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The Water We Drink: Water Quality and Its Effects on Health Hardcover – May 1, 1999
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From Library Journal
Drinking and bathing in water are risky activities. The authors of this book, medical doctors specializing in endocrinology and infectious diseases, demonstrate how current water purification methods control health risks but do not eliminate themAa theme they develop by providing a wide range of current information on water quality within a historical context. Featured are summaries of drinking water contaminants and their known health effects, a review of purification technologies for public and private supplies, including bottled water, and a discussion of government regulations. However, the range of potential contaminants discussed does not always mirror current public debate. For example, although controversies such as the possible contribution of aluminum in drinking water to the incidence of Alzheimer's disease are reviewed, and although fluoridation of public water supplies is discussed, the controversy over the potential health effects of fluoridation is not mentioned. Despite this quibble, The Water We Drink is a useful guide for the educated consumer who wishes to safeguard his or her health. For all public libraries.ANoemie Maxwell Vassilakis, Seattle
Copyright 1999 Reed Business Information, Inc.
The emphasis in the purification of drinking water has shifted from avoidance of infectious diseases to avoidance of chemical pollution. Barzilay and his colleagues give a brief history of the subject and then look at the methods, regulations, and science behind the current U.S. water supply. Their book is an attempt to give consumers the information they need about how the water purification system works, what problems it has, and where additional research is needed to clarify or dispose of those problems; accordingly, they cite relevant Web sites in the text so that readers can pursue particular subjects. The problems include antibiotics from farm runoff, dangerous because they can help raise the resistance of disease-causing bacteria, and chlorine, whose possible dangers need to be further researched and discovered. The authors even underline the faddishness of bottled drinking water. Appended tables of government-regulated and unregulated contaminant levels, of cancer-causing contaminants, and of mineral content in various bottled waters add further value to the informative, readable book. William Beatty
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In 1820 was the beginning of bottling for resale the spring water at Saratoga Springs, New York, and used as a cure for stomach ailments, called "Doctor Clark." Twenty years later, Poland Spring in Maine started the most advantageous and successful American bottling (the #1 today) of water as a cure for kidney ailments. Napoleon III decreed that Perrier water was to be bottled for the good of France in 1863. Italians drink the most at fifty galloons a year.
In 1912, the water fountain for use in public buildings was invented by Hal Taylor. All this bottling and packaging goes back to King Cyrus the Great of Persia whose brilliance led to boiling drinking water to be carted in silver flagons to war. Da Vinci, in 1509, declared San Pellegrino water miraculous. The brother of Andrew Wyeth invented plastic bottles in 1968. Perrier water was packaged in green glass.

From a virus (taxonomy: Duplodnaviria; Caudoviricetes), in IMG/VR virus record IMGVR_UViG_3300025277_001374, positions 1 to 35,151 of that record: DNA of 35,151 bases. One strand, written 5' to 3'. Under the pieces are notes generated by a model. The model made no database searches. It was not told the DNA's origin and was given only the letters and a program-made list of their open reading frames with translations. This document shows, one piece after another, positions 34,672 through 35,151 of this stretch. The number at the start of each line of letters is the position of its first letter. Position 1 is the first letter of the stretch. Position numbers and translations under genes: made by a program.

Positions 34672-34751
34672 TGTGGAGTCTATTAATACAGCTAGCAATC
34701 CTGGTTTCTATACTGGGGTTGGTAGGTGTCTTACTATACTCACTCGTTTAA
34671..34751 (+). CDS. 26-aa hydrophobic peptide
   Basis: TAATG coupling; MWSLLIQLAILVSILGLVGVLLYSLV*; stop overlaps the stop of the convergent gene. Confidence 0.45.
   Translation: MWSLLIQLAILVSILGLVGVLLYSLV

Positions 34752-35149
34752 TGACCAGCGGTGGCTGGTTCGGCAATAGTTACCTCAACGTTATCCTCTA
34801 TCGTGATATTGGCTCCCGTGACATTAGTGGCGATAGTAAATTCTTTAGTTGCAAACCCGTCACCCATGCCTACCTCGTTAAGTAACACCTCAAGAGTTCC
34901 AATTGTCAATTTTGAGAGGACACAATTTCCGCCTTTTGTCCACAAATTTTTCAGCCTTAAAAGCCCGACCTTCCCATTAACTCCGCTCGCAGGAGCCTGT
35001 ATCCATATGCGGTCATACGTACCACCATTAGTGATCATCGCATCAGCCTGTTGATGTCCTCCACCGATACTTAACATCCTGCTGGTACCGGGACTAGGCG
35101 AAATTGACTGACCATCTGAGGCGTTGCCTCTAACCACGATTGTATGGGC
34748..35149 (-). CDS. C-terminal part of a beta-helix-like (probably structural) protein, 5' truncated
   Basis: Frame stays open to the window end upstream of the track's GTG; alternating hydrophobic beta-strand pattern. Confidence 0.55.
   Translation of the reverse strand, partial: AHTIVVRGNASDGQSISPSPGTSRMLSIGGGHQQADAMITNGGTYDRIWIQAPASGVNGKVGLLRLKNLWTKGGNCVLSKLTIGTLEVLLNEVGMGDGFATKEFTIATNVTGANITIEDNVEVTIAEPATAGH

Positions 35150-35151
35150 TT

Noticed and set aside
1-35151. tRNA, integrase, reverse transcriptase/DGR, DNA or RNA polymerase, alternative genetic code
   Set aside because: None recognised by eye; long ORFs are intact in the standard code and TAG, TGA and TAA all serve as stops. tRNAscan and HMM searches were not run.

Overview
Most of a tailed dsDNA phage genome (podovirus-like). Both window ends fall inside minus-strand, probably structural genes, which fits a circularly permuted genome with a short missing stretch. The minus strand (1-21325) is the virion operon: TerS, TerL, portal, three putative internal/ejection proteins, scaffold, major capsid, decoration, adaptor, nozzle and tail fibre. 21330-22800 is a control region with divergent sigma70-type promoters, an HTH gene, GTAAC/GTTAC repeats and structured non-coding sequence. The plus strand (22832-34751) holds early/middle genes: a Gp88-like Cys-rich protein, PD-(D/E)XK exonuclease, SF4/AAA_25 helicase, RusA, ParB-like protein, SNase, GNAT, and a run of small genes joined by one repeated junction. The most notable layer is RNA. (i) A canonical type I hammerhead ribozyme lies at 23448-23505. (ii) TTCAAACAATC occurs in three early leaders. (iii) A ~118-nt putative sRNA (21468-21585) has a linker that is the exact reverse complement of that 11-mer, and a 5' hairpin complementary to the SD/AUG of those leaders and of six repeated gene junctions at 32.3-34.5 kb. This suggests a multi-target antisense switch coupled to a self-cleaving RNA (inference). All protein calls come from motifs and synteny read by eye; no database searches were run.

In 1976, the average American drank 1-6 gallons a year; by 2006 we drank a shopping 28.3 galloons. Noncarbonated bottled water is the fastest grtowing segment of the U. S. beverage industry. Recent annual sales have reached 3.5 billion dollars. Water is the perfect drink, healthyu, refreshing and satisfying in a way Cokes, 7Ups, juices or alcohol aren't. In the U. S. many of the earliest brands were associated with resorts and spa complexes. The mystique of today's normal thing to do (no longer a status symbol) was started in 1928 . Mythology that mineral water improves one's overall health is questionable. I can't stomach tge taste if nminerak water; just because we think it's healthy doesn't make it so. TVA uses so many chem,icals in the dams up and dow \n the Tennessee River.
At first in 1976, water was delivered in large bottles to homes and offices and at grocery stores in galloon jugs. It's more economical to purchase the heavy jugs, the mainstream water businesss is a force of nature. Compare bottled to tap water: now, the secret is out and we know it is safe only so far. Any water source can be tampered with to make it unsafe, like any food or medicine at any grocery store. Thanks to Al Gore and his vigilance about global warming, drinking water is under environmental scrunity like never before. Water, pure, healthy, perfect...until now. Toxins can be added anywhere along the way. There's nothing in it which is not good for you except for the additives utility companies use fjor purity to get the dirt out.
Thirty years ago, bottled water barely existed as a business in the U. . I wuse it in the jugs for my coffee. Recent annual sales have reached over 2.6 billion dollars. I've even ventured far enough off the tract to use artesian water for coffee, but mainly I stick to Spring water. It is hard to choose "good" quality as each grocery stocks up on their own brand and don't give the buyer a chaoice. Taste and water undergone reverse osmosis treatment determine the cost. Is water pure? Depends on the source.